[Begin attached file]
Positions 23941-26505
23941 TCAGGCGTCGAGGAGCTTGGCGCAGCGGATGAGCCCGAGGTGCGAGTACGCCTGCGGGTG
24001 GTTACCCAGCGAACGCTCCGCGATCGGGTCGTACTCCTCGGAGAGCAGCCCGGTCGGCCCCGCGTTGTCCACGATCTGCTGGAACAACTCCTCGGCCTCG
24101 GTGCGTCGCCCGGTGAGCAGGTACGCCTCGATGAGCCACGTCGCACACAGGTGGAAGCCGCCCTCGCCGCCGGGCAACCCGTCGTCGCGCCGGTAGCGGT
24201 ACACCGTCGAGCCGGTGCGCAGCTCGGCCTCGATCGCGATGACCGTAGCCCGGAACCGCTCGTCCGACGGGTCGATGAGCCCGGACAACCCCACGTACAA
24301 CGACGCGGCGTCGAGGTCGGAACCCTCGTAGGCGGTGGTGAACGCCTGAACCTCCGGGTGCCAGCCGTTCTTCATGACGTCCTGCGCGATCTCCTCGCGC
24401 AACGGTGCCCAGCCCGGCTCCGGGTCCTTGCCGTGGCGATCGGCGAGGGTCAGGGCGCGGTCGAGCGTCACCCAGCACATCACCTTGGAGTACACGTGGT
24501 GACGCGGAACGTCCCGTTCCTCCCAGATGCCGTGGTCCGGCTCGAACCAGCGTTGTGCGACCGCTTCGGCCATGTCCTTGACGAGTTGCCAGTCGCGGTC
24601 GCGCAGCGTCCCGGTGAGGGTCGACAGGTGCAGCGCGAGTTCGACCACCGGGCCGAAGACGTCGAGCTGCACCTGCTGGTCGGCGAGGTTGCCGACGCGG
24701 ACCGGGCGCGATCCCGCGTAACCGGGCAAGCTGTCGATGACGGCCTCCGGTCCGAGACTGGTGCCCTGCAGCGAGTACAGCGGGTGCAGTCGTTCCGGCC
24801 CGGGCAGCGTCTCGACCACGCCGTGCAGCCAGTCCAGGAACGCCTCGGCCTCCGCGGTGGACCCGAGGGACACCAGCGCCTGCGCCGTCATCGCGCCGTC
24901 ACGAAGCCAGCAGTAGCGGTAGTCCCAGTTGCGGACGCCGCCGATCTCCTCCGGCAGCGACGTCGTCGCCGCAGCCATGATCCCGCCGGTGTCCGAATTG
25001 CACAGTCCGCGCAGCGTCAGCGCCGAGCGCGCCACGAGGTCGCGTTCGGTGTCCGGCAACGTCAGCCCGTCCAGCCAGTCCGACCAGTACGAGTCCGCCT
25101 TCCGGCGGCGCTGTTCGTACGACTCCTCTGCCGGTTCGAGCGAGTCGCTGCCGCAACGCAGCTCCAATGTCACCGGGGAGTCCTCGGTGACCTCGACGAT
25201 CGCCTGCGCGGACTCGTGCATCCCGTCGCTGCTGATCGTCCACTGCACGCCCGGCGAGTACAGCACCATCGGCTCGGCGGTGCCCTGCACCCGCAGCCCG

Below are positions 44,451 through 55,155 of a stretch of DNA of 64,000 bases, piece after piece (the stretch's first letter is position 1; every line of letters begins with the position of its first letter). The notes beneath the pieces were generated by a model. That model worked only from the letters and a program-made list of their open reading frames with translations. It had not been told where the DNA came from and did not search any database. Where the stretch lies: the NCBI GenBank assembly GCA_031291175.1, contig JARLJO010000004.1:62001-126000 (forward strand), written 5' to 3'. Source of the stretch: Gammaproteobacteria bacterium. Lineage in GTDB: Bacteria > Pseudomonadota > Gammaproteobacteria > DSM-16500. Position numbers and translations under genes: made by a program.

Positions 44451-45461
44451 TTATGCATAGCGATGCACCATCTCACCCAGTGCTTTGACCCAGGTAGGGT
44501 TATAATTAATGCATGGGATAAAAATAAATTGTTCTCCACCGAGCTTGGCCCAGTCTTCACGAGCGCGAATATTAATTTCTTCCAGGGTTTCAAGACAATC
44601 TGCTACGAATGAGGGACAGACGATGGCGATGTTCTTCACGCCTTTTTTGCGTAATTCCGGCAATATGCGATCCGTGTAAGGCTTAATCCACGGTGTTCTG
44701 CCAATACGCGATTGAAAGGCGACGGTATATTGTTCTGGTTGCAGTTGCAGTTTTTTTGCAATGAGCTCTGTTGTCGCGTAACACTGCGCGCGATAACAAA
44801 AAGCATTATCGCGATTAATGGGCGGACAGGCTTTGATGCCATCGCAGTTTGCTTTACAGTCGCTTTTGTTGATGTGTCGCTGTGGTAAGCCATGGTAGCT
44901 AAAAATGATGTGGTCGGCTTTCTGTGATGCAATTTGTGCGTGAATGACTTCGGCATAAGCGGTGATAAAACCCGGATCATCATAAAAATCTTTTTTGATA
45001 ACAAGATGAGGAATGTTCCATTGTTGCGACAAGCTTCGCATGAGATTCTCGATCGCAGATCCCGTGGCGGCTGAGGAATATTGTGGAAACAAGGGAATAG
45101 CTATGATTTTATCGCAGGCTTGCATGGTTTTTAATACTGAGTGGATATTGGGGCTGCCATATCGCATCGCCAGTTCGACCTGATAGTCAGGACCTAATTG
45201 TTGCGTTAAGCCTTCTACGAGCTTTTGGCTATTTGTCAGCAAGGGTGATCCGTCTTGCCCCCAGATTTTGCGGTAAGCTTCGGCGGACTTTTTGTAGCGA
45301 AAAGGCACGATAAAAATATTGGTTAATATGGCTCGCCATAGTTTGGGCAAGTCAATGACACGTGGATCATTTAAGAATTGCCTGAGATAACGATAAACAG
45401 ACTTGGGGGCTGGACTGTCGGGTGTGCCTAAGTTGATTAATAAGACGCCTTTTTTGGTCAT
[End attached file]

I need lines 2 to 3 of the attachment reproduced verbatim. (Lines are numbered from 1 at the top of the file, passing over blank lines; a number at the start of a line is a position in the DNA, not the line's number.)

23941 TCAGGCGTCGAGGAGCTTGGCGCAGCGGATGAGCCCGAGGTGCGAGTACGCCTGCGGGTG
24001 GTTACCCAGCGAACGCTCCGCGATCGGGTCGTACTCCTCGGAGAGCAGCCCGGTCGGCCCCGCGTTGTCCACGATCTGCTGGAACAACTCCTCGGCCTCG